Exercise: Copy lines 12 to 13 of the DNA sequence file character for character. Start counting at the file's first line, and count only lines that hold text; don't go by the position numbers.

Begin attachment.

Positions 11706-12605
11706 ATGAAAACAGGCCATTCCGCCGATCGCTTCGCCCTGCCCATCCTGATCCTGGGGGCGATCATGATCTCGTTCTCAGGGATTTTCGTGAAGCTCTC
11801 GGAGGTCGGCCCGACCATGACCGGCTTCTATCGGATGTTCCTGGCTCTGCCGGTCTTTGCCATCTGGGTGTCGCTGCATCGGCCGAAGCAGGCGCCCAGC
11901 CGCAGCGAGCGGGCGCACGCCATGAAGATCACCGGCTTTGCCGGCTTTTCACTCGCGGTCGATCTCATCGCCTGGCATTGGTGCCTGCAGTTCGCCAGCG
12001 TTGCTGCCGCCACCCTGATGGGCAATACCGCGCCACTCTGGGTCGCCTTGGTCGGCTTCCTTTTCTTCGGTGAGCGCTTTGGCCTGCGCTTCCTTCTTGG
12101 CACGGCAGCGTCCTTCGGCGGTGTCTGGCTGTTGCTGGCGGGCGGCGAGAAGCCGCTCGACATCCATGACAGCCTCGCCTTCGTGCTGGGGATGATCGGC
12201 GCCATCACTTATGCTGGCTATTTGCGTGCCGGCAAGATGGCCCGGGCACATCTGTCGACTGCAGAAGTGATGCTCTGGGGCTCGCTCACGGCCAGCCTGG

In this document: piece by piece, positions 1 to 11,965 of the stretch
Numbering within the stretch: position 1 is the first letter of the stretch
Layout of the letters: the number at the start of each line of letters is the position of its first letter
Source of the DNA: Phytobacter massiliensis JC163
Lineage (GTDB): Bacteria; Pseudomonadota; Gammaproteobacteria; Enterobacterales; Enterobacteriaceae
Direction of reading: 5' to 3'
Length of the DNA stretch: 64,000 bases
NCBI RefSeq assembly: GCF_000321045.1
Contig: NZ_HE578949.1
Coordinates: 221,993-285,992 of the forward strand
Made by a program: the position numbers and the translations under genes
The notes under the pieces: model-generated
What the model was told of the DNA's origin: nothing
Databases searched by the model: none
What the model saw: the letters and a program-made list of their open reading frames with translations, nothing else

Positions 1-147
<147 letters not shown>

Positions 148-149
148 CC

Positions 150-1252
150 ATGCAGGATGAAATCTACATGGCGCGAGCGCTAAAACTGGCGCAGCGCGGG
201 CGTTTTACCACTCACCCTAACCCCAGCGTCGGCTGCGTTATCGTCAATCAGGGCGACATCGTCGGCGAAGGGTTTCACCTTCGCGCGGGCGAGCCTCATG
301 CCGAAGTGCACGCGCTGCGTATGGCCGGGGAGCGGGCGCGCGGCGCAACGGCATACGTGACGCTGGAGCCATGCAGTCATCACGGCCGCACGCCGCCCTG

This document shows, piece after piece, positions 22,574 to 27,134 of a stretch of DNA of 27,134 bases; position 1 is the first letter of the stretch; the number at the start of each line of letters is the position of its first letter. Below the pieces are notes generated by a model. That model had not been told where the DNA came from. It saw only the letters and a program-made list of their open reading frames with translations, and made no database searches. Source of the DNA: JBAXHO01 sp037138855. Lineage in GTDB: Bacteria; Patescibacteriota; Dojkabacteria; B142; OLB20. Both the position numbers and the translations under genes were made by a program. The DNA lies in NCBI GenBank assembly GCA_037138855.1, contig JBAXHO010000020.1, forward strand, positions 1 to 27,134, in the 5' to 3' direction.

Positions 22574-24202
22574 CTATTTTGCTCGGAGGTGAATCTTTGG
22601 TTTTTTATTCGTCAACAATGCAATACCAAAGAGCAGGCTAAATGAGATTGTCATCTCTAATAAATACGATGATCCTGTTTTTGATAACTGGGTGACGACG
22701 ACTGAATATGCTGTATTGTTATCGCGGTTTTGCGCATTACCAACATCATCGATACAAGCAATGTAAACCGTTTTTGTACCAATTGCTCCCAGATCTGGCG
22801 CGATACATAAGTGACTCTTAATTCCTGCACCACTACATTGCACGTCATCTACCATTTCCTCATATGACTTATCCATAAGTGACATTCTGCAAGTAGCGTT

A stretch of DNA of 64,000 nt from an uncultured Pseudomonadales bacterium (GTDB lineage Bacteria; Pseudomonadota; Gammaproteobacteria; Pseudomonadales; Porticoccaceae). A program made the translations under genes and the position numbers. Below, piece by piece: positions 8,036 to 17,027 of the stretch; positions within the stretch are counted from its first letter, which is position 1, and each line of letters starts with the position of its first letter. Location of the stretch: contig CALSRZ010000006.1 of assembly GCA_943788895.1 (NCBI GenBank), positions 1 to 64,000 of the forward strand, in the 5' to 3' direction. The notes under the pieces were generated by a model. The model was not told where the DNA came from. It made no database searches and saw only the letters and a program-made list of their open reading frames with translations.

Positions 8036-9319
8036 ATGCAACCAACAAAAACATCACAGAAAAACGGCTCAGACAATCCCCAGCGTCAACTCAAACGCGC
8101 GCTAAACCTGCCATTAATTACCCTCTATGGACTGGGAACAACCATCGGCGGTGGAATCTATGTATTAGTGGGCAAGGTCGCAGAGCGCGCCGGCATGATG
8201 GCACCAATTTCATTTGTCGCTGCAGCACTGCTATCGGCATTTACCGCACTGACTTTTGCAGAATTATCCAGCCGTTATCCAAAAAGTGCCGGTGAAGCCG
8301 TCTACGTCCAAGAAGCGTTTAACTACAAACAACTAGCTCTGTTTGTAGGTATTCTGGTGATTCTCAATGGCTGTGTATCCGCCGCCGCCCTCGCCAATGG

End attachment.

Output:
Lineage (GTDB): Bacteria; Pseudomonadota; Gammaproteobacteria; Enterobacterales; Enterobacteriaceae
Direction of reading: 5' to 3'